There’s nothing unusual about Yukon’s premier engaging in secret energy talks with Alberta-based ATCO, says Whitehorse retail tycoon Rolf Hougen.
He’s known similar talks to have occurred at least twice, under the governments of Tony Penikett and John Ostashek.
Hougen was involved in these talks over a 20-year period as a director with ATCO, then Alberta Power, he said.
But these talks were simply aimed at rationalization, or untangling the tasks carried out by Yukon’s energy players.
Currently, Crown-owned Yukon Energy produces most, but not all, of the territory’s electricity. Meanwhile, Yukon Electrical Company Ltd., an ATCO subsidiary, distributes most, but not all, of the power.
Both have fingers in the others’ pie. And, in the end, this causes electricity to cost more than it needs to, said Hougen.
“We can’t afford the inefficiencies we see in the Yukon,” he said.
Yet Fentie stands accused of far more than trying to create a leaner, meaner power grid.
He was engaged in talks that could have led to the privatization of Yukon Energy and the sale of public assets, according to documents. And he’s alleged to have lied to the public about these talks.
On this, Hougen is silent.
It wouldn’t be appropriate for him to comment, he said. He’s not privy to cabinet talks. He says he hasn’t spoken to Fentie in six years. And he was Outside during much of the controversy.
But his faith in Fentie remains unshaken.
“I know he didn’t do anything wrong, but he didn’t communicate it well,” he said.
Documents show that Fentie’s deal would have merged Yukon Energy with ATCO to produce a new company, over which ATCO would have exercised managerial control.
ATCO had also made a bid to purchase Yukon Energy’s assets.
Cabinet and Yukon Energy’s board were left in the dark for seven months during these talks. When the power utility’s board found out about the deal, half of its members quit in protest.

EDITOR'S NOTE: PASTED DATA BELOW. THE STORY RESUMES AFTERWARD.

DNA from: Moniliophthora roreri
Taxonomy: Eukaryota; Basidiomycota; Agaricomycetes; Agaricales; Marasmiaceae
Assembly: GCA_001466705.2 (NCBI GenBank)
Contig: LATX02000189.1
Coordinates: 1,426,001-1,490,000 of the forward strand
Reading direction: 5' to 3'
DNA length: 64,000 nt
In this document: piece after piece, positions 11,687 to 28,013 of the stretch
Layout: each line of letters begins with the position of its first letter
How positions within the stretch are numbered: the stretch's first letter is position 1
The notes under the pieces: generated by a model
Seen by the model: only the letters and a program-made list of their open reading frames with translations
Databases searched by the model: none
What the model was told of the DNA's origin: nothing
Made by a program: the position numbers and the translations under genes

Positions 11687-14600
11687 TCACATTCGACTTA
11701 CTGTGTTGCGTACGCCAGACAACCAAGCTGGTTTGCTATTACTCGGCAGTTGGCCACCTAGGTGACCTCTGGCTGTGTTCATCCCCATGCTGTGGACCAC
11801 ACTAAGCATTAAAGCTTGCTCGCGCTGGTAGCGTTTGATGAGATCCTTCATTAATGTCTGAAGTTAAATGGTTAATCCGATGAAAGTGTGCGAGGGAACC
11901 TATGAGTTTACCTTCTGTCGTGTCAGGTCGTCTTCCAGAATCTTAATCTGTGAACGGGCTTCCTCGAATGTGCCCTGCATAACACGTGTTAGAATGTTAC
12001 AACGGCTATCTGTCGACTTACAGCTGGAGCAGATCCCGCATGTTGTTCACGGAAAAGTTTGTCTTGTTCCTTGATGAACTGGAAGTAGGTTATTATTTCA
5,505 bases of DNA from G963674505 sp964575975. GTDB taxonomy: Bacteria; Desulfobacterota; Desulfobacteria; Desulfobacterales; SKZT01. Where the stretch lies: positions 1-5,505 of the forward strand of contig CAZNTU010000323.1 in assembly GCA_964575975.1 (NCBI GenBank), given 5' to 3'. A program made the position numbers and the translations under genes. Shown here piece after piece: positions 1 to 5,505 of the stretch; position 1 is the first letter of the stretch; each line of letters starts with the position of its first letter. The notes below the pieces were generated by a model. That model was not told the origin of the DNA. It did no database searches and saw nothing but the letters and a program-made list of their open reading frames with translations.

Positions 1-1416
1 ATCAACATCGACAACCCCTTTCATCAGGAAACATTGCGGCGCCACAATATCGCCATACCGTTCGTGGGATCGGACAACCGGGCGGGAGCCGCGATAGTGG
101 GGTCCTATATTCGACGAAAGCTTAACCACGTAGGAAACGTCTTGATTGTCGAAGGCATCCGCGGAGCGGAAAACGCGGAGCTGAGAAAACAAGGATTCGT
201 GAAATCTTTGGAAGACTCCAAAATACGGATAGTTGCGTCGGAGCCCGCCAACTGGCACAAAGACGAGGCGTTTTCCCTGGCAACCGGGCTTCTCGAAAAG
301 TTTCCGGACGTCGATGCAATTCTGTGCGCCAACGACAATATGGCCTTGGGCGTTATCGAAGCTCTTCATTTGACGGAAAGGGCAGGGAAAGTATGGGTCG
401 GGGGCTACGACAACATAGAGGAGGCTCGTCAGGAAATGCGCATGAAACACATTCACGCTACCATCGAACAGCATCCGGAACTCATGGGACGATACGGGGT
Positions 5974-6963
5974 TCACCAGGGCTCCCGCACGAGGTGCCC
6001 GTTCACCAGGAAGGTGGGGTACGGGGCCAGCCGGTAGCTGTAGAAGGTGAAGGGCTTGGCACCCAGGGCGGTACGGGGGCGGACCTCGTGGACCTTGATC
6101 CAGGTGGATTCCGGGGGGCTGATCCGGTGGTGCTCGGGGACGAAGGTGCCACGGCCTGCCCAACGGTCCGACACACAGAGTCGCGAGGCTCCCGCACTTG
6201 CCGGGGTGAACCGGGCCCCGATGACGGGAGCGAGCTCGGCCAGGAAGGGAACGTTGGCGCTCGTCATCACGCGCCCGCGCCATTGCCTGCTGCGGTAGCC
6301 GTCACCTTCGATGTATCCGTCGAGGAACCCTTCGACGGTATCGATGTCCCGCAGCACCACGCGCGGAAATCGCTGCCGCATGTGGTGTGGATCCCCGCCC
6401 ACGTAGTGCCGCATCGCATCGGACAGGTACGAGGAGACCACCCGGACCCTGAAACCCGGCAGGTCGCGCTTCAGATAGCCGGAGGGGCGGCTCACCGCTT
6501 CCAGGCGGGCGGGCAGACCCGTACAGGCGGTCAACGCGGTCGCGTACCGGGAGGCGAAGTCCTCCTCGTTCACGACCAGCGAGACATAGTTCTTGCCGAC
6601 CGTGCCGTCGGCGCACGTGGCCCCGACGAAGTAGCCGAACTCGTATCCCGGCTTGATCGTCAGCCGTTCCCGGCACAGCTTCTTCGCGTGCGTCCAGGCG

Its chair, Willard Phelps, denounced Fentie as a bully and a
“tin-pot dictator”- harsh words coming from a former Conservative government leader of the territory.
Then, last month, Brad Cathers resigned as Energy minister, alleging Fentie lied to the public about the Yukon Energy fiasco, and that Fentie asked him to do the same.
It’s been 17 days since Cathers quit, and Fentie has yet to respond to his allegations.
Hougen concedes it was a mistake for Fentie to conduct talks behind the back of Jim Kenyon, who was minister responsible for Yukon Energy until Fentie shuffled him out, claiming the portfolio as his own.
But, other than this, Hougen calls Fentie’s talks “totally appropriate.”
“He didn’t do anything wrong by sitting down with ATCO and having these discussions,” said Hougen. “He did wrong in the way he communicated it, and I certainly don’t like the way he made statements that had been termed to be incorrect.”
But Hougen only knows a small part of the story, said Phelps.
“He doesn’t appear to, in any way, discuss the lying by Fentie, the bullying by Fentie, the intimidation by Fentie, which has all come out,” he said.
“It goes far beyond the things governments can do in good conscience and in a parliamentary fashion and be respectful and responsible to Yukoners.”
Phelps points out that the Northwest Territories was also approached by ATCO for similar talks. Its premier handled the situation far differently.
“The first thing he said was go public with it and then create a body to look at it,” said Phelps.
“That’s the very least one should expect from a democratic government.”
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